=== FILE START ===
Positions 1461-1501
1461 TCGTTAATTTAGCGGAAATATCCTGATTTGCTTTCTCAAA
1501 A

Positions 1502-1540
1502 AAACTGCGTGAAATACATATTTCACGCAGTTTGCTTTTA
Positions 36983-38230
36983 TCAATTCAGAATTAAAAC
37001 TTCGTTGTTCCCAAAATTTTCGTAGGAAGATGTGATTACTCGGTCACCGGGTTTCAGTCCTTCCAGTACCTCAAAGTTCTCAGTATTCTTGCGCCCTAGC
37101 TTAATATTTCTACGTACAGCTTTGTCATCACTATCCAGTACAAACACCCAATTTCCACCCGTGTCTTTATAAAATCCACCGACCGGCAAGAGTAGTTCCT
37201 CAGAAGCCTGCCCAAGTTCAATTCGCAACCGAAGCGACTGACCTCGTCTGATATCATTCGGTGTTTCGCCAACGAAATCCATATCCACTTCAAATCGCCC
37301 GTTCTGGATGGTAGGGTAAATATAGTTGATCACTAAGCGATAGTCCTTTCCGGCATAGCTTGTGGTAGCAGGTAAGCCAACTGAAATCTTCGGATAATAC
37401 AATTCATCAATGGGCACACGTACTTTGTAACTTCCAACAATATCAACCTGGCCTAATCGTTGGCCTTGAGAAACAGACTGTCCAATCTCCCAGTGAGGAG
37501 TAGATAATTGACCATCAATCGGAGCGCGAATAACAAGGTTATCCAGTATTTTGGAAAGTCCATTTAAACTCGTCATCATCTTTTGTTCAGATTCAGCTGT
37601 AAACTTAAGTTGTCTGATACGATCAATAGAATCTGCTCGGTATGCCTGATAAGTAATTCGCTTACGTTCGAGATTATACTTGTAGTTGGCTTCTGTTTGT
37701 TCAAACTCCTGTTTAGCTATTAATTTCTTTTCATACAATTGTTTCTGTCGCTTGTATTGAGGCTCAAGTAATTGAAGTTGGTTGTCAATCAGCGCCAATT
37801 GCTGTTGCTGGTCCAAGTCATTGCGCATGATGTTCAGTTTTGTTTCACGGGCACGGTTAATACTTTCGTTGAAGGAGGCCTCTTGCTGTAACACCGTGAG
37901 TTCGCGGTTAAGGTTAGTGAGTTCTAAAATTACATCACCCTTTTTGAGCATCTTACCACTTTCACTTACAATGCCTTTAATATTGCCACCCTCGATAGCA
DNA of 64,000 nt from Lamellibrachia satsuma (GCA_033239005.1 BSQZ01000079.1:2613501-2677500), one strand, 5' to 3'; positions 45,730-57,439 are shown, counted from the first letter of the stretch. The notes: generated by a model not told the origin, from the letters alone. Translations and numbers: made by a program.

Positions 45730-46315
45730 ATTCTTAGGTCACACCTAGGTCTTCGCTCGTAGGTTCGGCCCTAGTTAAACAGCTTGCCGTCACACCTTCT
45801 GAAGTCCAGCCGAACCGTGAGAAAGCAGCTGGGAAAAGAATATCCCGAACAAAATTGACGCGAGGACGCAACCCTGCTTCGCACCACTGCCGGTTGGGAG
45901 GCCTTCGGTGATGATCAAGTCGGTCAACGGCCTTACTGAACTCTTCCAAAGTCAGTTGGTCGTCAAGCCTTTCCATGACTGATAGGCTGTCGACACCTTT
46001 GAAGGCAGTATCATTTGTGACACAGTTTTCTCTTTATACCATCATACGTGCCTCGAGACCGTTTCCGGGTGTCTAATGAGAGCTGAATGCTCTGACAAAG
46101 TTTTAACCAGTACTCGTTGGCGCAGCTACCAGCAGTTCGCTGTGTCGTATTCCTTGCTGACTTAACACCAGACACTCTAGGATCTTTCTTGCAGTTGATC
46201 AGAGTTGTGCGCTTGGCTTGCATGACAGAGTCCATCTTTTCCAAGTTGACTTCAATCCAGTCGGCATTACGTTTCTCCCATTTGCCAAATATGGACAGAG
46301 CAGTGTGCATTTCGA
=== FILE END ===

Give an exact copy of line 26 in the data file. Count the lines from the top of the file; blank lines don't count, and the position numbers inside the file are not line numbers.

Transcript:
46301 CAGTGTGCATTTCGA